Such a thing is not possible while-in opposition, as the NDP must preserve scarce resources for an election campaign. However, upon assuming federal power - the NDP would receive a significant "discount": thanks to the "bully pulpit" & mobilization advantages of government.

      IMO, the senate will only be abolished when it *inevitably* provokes a national crisis by sabotaging federal NDP legislation. If they displayed such hubris...I can envision a chain reaction that would produce enough national discomfort & uproar - that even conservative provinces would seek relief through a blessing of abolition.

      If you wish to have such a seed sown - you will have to hire the right gardener,
      Dan Tan

    2. Anonymous7:32 p.m.

      Assuming that all senators remain loyal to their respective parties, the Conservatives will be able to block any legislative changes until at least 2025, possibly longer. I think that pretty much guarantees it.

    3. Anonymous,

      What do you mean by "guarantees it"?

      That a federal NDP government would be powerless to abolish the senate?

      *If so* (forgive me if I have misinterpreted you)...then you - and many others - are *too* impressed by the senate's comical ability to vote in favour of self-preservation.

      What I hinted at (in my previous post) would not be as simple as mere legislation to abolish the senate. It would be a decisive *campaign* informed by contemporary strategies & precedents (some derived from sources as diverse as the Obama & Harper administrations).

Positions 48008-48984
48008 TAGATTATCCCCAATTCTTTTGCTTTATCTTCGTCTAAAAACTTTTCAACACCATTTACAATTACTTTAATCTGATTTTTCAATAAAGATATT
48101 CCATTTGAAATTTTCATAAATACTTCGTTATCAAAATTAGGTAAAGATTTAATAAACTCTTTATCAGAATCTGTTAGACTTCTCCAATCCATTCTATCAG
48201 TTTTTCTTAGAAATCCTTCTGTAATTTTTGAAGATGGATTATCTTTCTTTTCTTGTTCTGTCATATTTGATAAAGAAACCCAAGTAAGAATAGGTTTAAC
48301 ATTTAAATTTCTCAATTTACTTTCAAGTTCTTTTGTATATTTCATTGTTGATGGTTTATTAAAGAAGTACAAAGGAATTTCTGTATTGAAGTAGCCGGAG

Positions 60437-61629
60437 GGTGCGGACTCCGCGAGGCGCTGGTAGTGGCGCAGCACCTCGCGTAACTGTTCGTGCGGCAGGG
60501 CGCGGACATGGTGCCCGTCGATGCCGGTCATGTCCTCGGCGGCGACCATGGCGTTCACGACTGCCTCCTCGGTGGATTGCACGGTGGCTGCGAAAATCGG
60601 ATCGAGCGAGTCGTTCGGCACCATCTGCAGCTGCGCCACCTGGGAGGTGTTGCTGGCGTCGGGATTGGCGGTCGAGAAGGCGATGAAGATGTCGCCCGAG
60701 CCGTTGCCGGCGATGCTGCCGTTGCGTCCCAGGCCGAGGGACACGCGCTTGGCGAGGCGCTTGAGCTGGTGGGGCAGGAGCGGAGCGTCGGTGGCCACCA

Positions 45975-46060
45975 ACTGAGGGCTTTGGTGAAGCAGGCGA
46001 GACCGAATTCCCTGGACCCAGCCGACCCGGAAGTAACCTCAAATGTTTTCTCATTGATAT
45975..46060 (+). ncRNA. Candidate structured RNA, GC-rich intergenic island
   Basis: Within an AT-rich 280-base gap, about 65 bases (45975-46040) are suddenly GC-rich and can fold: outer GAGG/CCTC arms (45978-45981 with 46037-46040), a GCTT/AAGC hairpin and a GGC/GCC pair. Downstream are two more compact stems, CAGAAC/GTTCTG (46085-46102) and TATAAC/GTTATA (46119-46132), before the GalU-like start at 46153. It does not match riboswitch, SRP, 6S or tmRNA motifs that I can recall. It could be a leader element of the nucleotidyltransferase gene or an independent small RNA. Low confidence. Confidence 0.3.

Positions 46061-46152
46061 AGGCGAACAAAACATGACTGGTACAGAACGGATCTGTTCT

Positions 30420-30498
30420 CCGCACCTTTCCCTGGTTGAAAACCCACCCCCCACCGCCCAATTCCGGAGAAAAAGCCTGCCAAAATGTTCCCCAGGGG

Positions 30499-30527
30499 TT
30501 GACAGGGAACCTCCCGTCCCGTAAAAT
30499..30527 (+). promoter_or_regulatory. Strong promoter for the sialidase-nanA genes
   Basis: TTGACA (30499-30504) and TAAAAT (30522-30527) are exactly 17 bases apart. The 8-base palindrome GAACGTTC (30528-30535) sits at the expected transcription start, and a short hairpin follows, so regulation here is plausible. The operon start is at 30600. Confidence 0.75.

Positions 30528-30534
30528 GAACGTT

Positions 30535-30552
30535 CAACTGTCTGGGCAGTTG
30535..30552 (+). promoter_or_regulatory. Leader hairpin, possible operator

So let the senator's be "loyal to their respective parties". It would only make the job of finishing them off easier. I would not want a federal NDP government greeted by an agreeable senate. That might promote toleration & co-existence. We should have none of that - with such a filthy & corrupted institution.

      Bring It On,
      Dan Tan

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  7. Anonymous8:03 p.m.

    What I meant was that whether by accident or by design, the perfect storm of anger is brewing, and just as a plane-load of passengers who were born in mid-flight would have no idea what those round things under the fuselage are for, and would vote to discard them, the true purpose of the Senate, which is to prevent a catastrophic failure of the elected House from destroying the country, will not be understood by the majority. The solution is not to get rid of the Senate, but rather to populate it with people of integrity.